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Bill Plaschke

Kuroda sends a message that is understandable in all languages

October 13, 2008|Bill Plaschke

Language barrier? What language barrier?

Today, for the first time since he arrived here last winter, I understand Hiroki Kuroda completely.

So do the Dodgers, who, on a fall evening chilled by the threat of extinction, gathered around his passion and climbed aboard his nerve.

Turns out, Kuroda not only speaks Japanese, he speaks hardball.

For more than six testy innings against the Philadelphia Phillies on Sunday, he threw them with cleverness and crankiness.

Then, in a single energizing moment, he threw one with a message.

The ball sailed behind the head of the Phillies' Shane Victorino, missing the player but thumping his team and denting this series.

"It was not a message to them, it was a message to us," Dodgers catcher Russell Martin said. "We will not be pushed around."

Yeah, Kuroda said that.

Judging from the way they whined and wailed and ultimately wilted, the Phillies also understood him completely.

Restraining hitters while finally retaliating for the pitch that nearly decapitated Manny Ramirez in Game 2, the hero called "Hiro" led the Dodger to a 7-2 victory in Game 3 of the National League Championship Series.

The Dodgers now trail the series by a more manageable two games to one, and the pitcher now has a new nickname.

"Kuroda is a ninja," Martin said. "Or maybe more like a samurai."

For one night in a Dodger Stadium that echoed with past October glories, he was Big D, he was Bulldog, he was everything that some other Dodgers pitchers haven't been.

From the moment the Phillies began pitching inside last week, Dodgers hitters quietly fumed that their pitchers wouldn't protect them.

"We didn't send a message," Ramirez said.

Kuroda may not speak much English, but somehow he heard.

He may be one of the quiet, forgotten members of the staff, but he had been doing this for 10 seasons in Japan, and he figured it out.

"I didn't think I could hold them down unless I worked both sides of the plate," he said through an interpreter.

Actually, in knocking a few Dodgers knees, Phillies pitchers had been using three sides -- outside, inside and broadside.

Kuroda took care of the first two areas in the first two innings.

He gave up a run on a couple of hits and benefited from five Dodger first-inning runs off how-could-they-have-run-him-out-there Jamie Moyer.

(Moyer gave up 10 earned runs in his last start here, what did Charlie Manuel think was going to happen? But we digress)

So it was the third inning, Dodgers comfortably leading, Martin had already been hit in the knee by Moyer to fuel the thing, now Kuroda smartly picks the smallest guy on the team and -- whoosh -- sails a pitch over his head.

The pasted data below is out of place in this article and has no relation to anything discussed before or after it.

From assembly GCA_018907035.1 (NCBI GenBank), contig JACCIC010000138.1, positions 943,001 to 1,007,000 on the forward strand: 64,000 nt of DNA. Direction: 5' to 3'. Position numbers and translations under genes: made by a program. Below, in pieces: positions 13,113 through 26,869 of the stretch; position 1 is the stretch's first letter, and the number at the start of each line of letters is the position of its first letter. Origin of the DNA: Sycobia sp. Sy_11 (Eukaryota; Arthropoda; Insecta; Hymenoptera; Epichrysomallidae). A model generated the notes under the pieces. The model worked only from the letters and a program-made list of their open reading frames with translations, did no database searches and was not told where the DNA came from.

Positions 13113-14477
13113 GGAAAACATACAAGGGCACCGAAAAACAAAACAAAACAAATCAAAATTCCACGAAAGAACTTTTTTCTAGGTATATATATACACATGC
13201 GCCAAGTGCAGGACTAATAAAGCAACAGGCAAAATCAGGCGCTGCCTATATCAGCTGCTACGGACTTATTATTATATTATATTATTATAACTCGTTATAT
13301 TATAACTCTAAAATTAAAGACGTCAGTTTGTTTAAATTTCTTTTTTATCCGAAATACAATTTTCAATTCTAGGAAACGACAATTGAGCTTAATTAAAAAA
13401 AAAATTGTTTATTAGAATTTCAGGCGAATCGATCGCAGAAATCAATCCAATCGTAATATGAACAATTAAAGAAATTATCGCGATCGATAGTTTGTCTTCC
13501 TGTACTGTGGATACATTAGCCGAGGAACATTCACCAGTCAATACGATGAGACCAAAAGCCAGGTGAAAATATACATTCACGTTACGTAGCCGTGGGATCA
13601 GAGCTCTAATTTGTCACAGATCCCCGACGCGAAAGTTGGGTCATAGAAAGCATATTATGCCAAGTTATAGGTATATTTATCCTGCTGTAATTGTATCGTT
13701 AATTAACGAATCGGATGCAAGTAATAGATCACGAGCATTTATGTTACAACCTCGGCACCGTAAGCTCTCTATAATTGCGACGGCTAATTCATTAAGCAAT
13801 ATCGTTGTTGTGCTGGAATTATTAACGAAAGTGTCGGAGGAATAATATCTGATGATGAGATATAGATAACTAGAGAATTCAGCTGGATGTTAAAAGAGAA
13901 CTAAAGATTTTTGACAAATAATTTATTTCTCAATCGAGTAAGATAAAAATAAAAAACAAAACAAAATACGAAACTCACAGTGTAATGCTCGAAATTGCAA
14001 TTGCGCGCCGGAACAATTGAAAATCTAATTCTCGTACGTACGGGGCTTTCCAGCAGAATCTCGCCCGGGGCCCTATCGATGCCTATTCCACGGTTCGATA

This is not to condone pitches anywhere near the head.

"It was dangerous pitch," admitted Kuroda.

But it never really came close to hitting him, he never even left his feet, so no physical harm was done.

Yet the statement rang loud, almost as loud as Victorino's shouts to the mound of, "If you're going to hit me, hit me in the ribs, don't hit me in the head!"

Kuroda, not having a complete understanding of English, had no idea what Victorino was talking about.

But to make sure Victorino understood him, moments later Kuroda ran over to first base while Victorino was grounding out to first baseman Ryan Howard.

It was if he was saying, You got a problem with that pitch, here I am.

Victorino clearly had a problem with it, he began jawing again, the benches cleared, the Dodgers were so inspired that Manny Ramirez ran in from left field to fight everyone.

Several guys held back Ramirez, while, more impressively, the Phillies' Davey Lopes nearly became the first person in baseball history to throw out a ceremonial first pitch before a game in which he later punched somebody.

"I think they felt something had to happen, and it happened," Phillies pitcher Chad Durbin said.

Actually, nothing happened, but everything happened.

Afterward, the usually gregarious Victorino refused comment on the incident, while the homecoming Lopes also refused to talk.

Point made.

"The thing of it is, you've got to protect your players," Ramirez said.

A Dodgers pitcher has finally done that, and all is well today in a clubhouse that is once again united in its pursuit of what could be another bruised yet bold piece of Dodgers history.

"We had to change their game, change their approach," Martin said.

Thanks to Kuroda -- who has won twice in two brilliant postseason starts -- the Dodgers changed their own game, and their own approach.

"When I go on the mound, I'm a different person," he said.

"I become passionate about the game."

His teammates will step into Chavez Ravine today dripping that passion, finally taking on the favored Phillies as the aggressors, not the aggrieved.

But, Hiro, one last time, about that pitch.

"It just slipped out of my hand," he said.

No interpretation needed.


Bill Plaschke can be reached at

To read previous columns by Plaschke, go to plaschke.

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